I could have called this post "Crochet Resolution", because that is what the projects jumbled together in the above picture are a result of. My New Year's Crochet Resolution. I decided to go shopping in my stash this year. (That doesn't mean that I won't buy any yarn, it just means that I will use some of my stash - to make room for new yarns!) My resolution: each month, at least, no matter how busy I am, I will pick one of my bags or storage boxes of yarn, and crochet something(s) using all the yarn that's in it. It can be anything - a sweater, a tote, a scarf, an afghan. Whatever. I can make it for me, or for my pattern line - Emerald Isle Designs - or for a present. I can do more than one box or bag of yarn a month, if I have time. And, I will try to donate yarn to local groups that make projects for charities. And, I will finish some of my unfinished projects.

The jumbled mess in the picture is what I've done so far. There is a finished sweater on the bottom of the pile. And a finished scarf (soon to be in my pattern line), and two totes that have to be felted. Then, there is another sweater that has to have an edging crocheted on, and the ends woven in, and one more tote that needs the ends woven in, also. (This is slated for my pattern line, too.) The two totes that need felting - they are projects that I had almost completed - and I just had to crochet the straps. The design is in the pattern line - Grab & Go Tote. The sweater that's finished - I started and completed it in February. It's my Go To Sweater #1, from my pattern line. The other sweater is also from my pattern line - Go To Sweater #3. So - I have 2 new patterns, and 6 projects completed, or just about completed. And I donated 3 bags of yarn. Not bad for 2 months!

What, you may ask, does this have to do with National Crochet Month? I'm declaring this year National Crochet Year! I'm going to continue using up my stash, finishing my unfinished projects, crocheting in public whenever I can, supporting yarn companies by buying yarn, supporting designers by buying their books and publications, and promoting all of the needlearts. And I urge you to do the same. Whew! It looks like we have our work cut out for us! :-)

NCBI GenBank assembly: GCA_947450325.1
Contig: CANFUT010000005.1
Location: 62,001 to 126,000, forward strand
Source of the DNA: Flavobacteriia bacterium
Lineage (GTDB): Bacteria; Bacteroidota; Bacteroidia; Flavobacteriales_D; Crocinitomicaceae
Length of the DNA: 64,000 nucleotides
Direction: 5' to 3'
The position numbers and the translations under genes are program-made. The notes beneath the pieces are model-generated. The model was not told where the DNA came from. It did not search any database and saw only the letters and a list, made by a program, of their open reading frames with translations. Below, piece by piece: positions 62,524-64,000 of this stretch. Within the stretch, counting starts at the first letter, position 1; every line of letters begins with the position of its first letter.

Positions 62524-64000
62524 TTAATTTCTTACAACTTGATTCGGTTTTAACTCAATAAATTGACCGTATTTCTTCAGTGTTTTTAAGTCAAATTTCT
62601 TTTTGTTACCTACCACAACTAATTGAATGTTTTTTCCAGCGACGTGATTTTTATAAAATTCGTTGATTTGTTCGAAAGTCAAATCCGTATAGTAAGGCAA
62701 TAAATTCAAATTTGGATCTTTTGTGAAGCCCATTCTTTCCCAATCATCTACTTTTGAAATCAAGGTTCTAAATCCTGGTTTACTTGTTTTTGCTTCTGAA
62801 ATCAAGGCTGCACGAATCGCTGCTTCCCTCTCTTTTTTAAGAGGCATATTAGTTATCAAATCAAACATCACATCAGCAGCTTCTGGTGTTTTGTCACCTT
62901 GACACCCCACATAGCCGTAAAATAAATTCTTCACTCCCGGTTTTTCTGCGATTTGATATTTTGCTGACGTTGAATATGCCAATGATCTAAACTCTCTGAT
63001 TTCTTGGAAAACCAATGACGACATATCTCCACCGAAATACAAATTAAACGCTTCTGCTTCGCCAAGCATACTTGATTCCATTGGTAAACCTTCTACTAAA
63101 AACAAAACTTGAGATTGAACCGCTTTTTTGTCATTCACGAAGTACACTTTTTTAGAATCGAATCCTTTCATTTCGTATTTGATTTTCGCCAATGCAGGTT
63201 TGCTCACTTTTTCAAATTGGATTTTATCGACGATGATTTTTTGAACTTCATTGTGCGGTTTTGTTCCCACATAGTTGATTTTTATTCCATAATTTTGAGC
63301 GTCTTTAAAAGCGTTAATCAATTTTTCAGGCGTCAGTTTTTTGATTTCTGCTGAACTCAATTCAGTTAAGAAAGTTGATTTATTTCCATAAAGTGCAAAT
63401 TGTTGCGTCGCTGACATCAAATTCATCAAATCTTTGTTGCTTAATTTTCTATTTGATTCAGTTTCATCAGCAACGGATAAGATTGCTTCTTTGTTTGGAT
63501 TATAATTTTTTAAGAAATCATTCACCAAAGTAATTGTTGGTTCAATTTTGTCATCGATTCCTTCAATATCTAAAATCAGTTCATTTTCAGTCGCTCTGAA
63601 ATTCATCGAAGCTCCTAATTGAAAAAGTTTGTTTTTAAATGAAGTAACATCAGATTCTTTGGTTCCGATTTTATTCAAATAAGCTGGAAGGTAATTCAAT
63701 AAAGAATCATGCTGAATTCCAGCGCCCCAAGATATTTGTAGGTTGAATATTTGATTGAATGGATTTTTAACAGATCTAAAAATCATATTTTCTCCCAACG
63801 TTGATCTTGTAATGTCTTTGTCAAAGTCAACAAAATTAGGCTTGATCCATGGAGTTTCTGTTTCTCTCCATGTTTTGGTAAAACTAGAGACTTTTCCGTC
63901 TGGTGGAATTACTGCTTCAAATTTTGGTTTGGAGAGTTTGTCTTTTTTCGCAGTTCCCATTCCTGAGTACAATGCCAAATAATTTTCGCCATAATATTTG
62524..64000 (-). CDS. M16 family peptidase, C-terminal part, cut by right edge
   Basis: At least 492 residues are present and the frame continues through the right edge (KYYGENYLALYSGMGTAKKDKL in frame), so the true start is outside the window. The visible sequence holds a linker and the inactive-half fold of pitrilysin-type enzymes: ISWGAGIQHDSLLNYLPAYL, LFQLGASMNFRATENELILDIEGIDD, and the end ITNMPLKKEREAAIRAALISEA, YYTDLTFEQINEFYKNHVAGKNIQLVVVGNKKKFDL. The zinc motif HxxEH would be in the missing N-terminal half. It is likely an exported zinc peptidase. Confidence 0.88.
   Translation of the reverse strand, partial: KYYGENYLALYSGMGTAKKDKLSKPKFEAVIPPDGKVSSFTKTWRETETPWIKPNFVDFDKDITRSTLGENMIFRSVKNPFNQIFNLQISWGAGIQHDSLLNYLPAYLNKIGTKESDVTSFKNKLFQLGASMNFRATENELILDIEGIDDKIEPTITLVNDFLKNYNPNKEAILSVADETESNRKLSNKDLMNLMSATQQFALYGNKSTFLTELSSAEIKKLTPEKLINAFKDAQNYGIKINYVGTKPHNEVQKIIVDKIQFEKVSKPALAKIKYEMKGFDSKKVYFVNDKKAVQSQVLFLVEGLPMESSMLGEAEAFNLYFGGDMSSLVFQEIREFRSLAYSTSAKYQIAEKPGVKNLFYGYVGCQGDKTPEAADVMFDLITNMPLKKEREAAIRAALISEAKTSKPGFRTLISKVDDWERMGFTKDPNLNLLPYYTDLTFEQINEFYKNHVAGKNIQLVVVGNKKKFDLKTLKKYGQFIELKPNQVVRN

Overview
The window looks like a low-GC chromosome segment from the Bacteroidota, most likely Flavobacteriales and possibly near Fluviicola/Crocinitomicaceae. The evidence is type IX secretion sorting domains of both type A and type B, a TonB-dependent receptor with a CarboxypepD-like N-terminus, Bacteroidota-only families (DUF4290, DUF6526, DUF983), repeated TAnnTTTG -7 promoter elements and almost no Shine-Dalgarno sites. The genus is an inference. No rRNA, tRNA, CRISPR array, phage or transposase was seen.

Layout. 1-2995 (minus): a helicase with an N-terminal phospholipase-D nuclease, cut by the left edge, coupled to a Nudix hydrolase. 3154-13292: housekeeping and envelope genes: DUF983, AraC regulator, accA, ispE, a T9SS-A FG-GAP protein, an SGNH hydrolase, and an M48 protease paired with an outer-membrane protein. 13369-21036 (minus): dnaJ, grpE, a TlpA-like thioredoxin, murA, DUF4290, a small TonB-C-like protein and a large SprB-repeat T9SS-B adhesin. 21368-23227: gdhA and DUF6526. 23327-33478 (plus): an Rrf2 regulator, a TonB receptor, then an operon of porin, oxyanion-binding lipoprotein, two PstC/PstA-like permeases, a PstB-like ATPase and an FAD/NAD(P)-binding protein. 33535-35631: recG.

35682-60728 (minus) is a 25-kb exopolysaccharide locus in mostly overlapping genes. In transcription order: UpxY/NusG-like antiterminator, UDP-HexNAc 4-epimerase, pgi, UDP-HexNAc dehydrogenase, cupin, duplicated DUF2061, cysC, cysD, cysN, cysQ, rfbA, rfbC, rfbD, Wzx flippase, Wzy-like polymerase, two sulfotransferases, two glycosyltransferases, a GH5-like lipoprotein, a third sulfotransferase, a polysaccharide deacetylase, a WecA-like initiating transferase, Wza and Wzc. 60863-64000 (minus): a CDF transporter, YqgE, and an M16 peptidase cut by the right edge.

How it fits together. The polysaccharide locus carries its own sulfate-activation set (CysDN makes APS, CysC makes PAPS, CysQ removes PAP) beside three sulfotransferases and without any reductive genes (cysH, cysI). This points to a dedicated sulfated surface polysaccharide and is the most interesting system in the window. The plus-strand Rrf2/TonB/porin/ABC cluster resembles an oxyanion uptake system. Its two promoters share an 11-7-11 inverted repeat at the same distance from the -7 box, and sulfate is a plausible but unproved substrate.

Tuesday, February 9, 2010

Afghan of the Month!! Big Love Blankie

It's always a pleasant surprise when I find one of my patterns on-line. This time, it was more than just a pleasant surprise. My Big Love Blankie is the Afghan of the Month at The great thing about this afghan is that even though there are a lot of motifs to make, each motif is joined to the afghan as it is crocheted. So when you're done crocheting, you don't have a pile of motifs facing you that you have to sew together. When you're done crocheting, you're done! You'll have the afghan all put together. Nice!

Friday, February 5, 2010

More Crochet Book news- SALE

I just got an email from Annie's Attic with a list of books that are on sale for THIS WEEKEND ONLY! This is one of them - and that's my afghan on the cover! It's a fun one to make, and you'll learn how to do all sorts of post stitch patterns - most of which I made up! I love designing my own pattern stitches, and this afghan is one of my favorites because of that. It's living on my couch in the family room, right in front of the fireplace. So when it's cold outside, I can sit in front of the fire, wrap up in the afghan, and crochet away!

This next afghan is in another book that's on sale at Annie's Attic. The book is called 50 Sensational Crochet Afghans & Throws. This afghan is also worked in post stitches, in an irregular basketweave pattern. And this afghan is living on my couch in the living room!